Increasing flight time
|18 forum posts|
How do I increase flight time on indoor rubber, is it longer motor? larger rubber? just want longer motor run,
|Tony Bennett||15/01/2019 17:19:39|
5016 forum posts
fit a longer motor.
when winding pull it right out and as it tightens up let it slowly go back into the model.
|Denis Watkins||15/01/2019 17:28:31|
|3388 forum posts|
Props too Aquila
As always, the prop, can turn more slowly and last longer in the air
Rubber power is a science
Rubber strands start point is one and a half times the length of the fuz
Give us some measurements, the span, chord etc etc
Edited By Denis Watkins on 15/01/2019 17:29:14
|Jonathan M||15/01/2019 19:32:09|
601 forum posts
Duration determined by rubber length, whereas torque (power) is a function of rubber thickness.
But be aware that increasing the length will add extra weight, which could mean you also need very slightly thicker rubber to overcome the extra weight and get to the same height as previously, which could also impact on your hoped-for duration - so there are diminishing returns. Taken to the extreme, you can end up with a model which becomes so heavy it has to fly unrealistically fast to get and remain airborne, becomes ever harder to trim with no real improvement in flight times, and which possesses a lot more kinetic energy ready to be expended in airframe damage if it hits something solid.
Also be aware that, unless your CG is exactly at the mid-point of the rubber motor, increasing either length or thickness will upset the balance - usually making the model more tail-heavy. (This is why modern practice is to have the rear-peg much further forward than historically, so that small adjustments in motor dimensions don't upset things too much or require nose-weight changes.)
Is this all for free-flight or are you using rubber as the motive power for in indoor RC model?
4003 forum posts
Don't forget to lubricate the rubber. I used a silicone grease, bought as a tube from (IIRC) Maplins, that doesn't cause the rubber to perish. It may be available from other electronic supply retailers or you can get it along with many more FF goodies from here.
Another point is to adjust the power to suit the venue. The model should not climb too fast & not quite touch the ceiling before starting to descend with the prop still turning but just giving enough power to slow the descent.
Edited By PatMc on 15/01/2019 20:11:05
|Tom Sharp 2||15/01/2019 23:04:23|
3303 forum posts
Never did the big rubber powered models myself, but I seem to remember that the experts used to wind the rubber in a reverse direction, then fold the wound rubber to give two lengths, then wound the resultant twin strands in the normal direction. This was believed to give a smoother power output.
|John Tee||16/01/2019 14:19:47|
|713 forum posts|
Not a regular free flighter but I use washing up liquid to lubricate my very basic motors. Lets the rubber slide over itself more easily for slightly longer runs.
|John Duncker||16/01/2019 18:29:51|
|64 forum posts|
One of the key things is to get better rubber. It is quite a while since I played with this but rubber varies a LOT.
I believe the competition guys speak with reverence of a batch made in 1999 and carefully hoard their supplies.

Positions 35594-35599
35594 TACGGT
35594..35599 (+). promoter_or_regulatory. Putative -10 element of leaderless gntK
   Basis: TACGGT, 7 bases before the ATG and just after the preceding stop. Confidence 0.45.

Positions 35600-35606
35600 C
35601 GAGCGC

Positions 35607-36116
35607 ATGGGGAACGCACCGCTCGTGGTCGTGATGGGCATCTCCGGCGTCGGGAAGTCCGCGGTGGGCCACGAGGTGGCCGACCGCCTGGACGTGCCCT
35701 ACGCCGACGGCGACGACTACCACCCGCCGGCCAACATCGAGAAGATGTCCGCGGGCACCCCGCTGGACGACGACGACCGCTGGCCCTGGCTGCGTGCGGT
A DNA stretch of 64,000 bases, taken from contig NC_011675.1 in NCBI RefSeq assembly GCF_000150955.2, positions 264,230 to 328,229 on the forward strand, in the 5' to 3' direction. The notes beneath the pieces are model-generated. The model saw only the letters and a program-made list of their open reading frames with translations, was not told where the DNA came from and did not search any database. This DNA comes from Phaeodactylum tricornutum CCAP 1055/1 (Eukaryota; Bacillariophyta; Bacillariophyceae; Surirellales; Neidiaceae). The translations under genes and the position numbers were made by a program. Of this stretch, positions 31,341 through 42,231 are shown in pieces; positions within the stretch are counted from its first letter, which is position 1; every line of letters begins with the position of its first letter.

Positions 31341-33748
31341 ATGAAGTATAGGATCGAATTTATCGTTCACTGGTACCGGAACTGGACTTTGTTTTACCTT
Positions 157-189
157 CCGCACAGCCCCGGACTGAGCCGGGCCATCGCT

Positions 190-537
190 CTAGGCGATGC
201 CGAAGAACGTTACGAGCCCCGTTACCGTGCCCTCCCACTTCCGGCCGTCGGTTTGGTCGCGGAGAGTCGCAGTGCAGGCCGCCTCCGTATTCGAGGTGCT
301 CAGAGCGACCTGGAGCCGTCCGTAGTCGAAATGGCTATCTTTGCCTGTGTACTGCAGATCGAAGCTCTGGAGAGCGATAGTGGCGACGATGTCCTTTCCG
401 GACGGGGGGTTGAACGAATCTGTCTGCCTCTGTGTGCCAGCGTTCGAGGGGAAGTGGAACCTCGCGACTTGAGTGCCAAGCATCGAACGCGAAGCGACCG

Pirelli was rated much higher than Dunlop.
|Martin Dilly 1||16/01/2019 19:22:19|
|27 forum posts|
Aquila, where are you located? Your best bet is to talk to a local free-flight club and get advice from the people who compete in a free-flight rubber duration class. As people have implied, simply getting a longer motor run can depend on prop pitch and diameter, rubber weight, cross section and length, all, of course, constrained by model weight or, in some cases, contest rules. Pirelli and Dunlop rubber ceased production many years ago; try here: http://www.flitehook.net/ for Tan Super Sport, which is the rubber of choice today.
Do you want to fly indoor or out? People who fly F1D, the World Championship indoor class, routinely get a power run of around 30 minutes from 0.4 grams of rubber in an aircraft with an airframe weight of 1.4 grams, flying at about half walking speed and with the prop turning at around 40 r.p.m.
1881 forum posts
I used to use castor oil and soft green soap mixed to lubricate rubber motors. Worked wel A couple of years ago I found an old tin box not seen since t thishe 50 s. Aha I thought is this a treasure or rubbish. I thought on first opening it was the former. Some lovely round section Pirelli rubber brought over from Italy by a cousin of my dad who worked in the Pirelli factory and knew I was an aeromodeller. Sadly though as I went to pick it up my fingers encountered a squidgy sticky mess of perished rubber. Weight for weight I found the round section gave a longer run in general. I would like to try some again but although there is some round section on the market I don't know the quality. Has anyone used any and can tell me what it's like. It seems to be available in arts and crafts and fabric suppliers. Not shirring elastic which is covered (great for rigging wires) in fine cotton thread I'd send for some myself but am not in a position to make a model to try it out.
|Tom Sharp 2||16/01/2019 22:33:18|
3303 forum posts
In the 1940's 1950's Pirelli produced a yearly batch of rubber strip for the wine growing industry. This had variations in quality each year, which was irrelevant to grape growers, but important to modellers that used the said rubber for model propulsion.
Therefore each year Aeromodeller magazine used to publish an analysis of the rubber on offer.
By the way, grape growers used the rubber to tie the vines to the support fences, rubber causing no damage to the vines.
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